|Growth profiles of Kilauea's newest volcanic cone, built during the Pu'u 'O'o eruption.|
|Aerial view of some scarps of the Hilina Fault System, expressed as sharp cliffs on the south flank of Kilauea Volcano. (Photograph by Donald A. Swanson.)||
Repeated forceful intrusions of magma into the rift zones of Kilauea have pushed that volcano's south flank southward toward the sea. This seaward movement is readily measurable at rates as high as a few inches per year. Eventually the accumulated seaward movement causes the south flank to become unstable, ultimately resulting in a large earthquake. Such earthquakes occur periodically and are accompanied by substantial and sudden movements along faults cutting the south flank (the Hilina Fault System). For example, in response to a
magnitude-7.2 earthquake beneath the area on November 29, 1975, points on
Kilauea's south flank dropped as much as 11 feet and shifted southward as much as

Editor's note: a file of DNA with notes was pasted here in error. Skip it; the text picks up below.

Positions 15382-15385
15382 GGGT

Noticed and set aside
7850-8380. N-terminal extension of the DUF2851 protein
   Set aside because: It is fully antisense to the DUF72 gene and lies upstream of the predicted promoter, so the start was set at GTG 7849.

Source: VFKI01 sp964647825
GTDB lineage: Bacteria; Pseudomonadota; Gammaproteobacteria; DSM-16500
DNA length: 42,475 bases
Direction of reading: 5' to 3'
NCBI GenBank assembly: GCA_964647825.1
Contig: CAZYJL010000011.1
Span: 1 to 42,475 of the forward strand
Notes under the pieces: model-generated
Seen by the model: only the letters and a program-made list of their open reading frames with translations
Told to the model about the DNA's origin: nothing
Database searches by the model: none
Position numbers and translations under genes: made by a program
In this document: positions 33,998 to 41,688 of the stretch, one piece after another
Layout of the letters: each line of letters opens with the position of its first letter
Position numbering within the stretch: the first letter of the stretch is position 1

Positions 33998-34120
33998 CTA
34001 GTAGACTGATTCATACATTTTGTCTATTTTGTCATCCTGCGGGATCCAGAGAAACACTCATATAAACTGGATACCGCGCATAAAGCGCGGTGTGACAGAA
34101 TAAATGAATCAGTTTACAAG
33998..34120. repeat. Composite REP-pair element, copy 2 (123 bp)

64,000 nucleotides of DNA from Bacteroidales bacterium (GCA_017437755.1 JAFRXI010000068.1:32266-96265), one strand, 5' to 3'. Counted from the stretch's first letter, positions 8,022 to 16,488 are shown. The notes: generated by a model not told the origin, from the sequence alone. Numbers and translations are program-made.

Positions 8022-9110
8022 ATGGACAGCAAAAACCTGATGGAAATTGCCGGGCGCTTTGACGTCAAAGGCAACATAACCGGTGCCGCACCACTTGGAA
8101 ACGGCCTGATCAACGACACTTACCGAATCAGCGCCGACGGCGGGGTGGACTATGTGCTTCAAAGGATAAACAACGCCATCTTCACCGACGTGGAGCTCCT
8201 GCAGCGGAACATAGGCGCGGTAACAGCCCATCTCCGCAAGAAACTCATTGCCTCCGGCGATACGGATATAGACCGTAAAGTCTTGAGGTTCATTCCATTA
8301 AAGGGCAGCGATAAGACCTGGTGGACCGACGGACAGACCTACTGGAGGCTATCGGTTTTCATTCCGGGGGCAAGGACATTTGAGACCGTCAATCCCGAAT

24 feet. The scarps (steep slopes) of the Hilina faults are well expressed as
palis (Hawaiian for cliffs) on Kilauea's south flank.
Prolonged eruptions on Kilauea's east rift zone have given scientists unprecedented opportunities to observe the growth of Hawaiian volcanic landforms. The 1969-74 eruptions created two prominent volcanic shields: a symmetrical 397-foot-high mound at Mauna Ulu (Hawaiian for "growing mountain") and, abutting it, a more irregular shield, 328 feet high, over the site of buried Alae Crater. The highest volcanic landform of historic age in Hawaii is the cone being built by the 1983-to-present Pu'u 'O'o eruption. By September 1986, this cone had grown to a height of more than 830 feet.
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Maintained by John Watson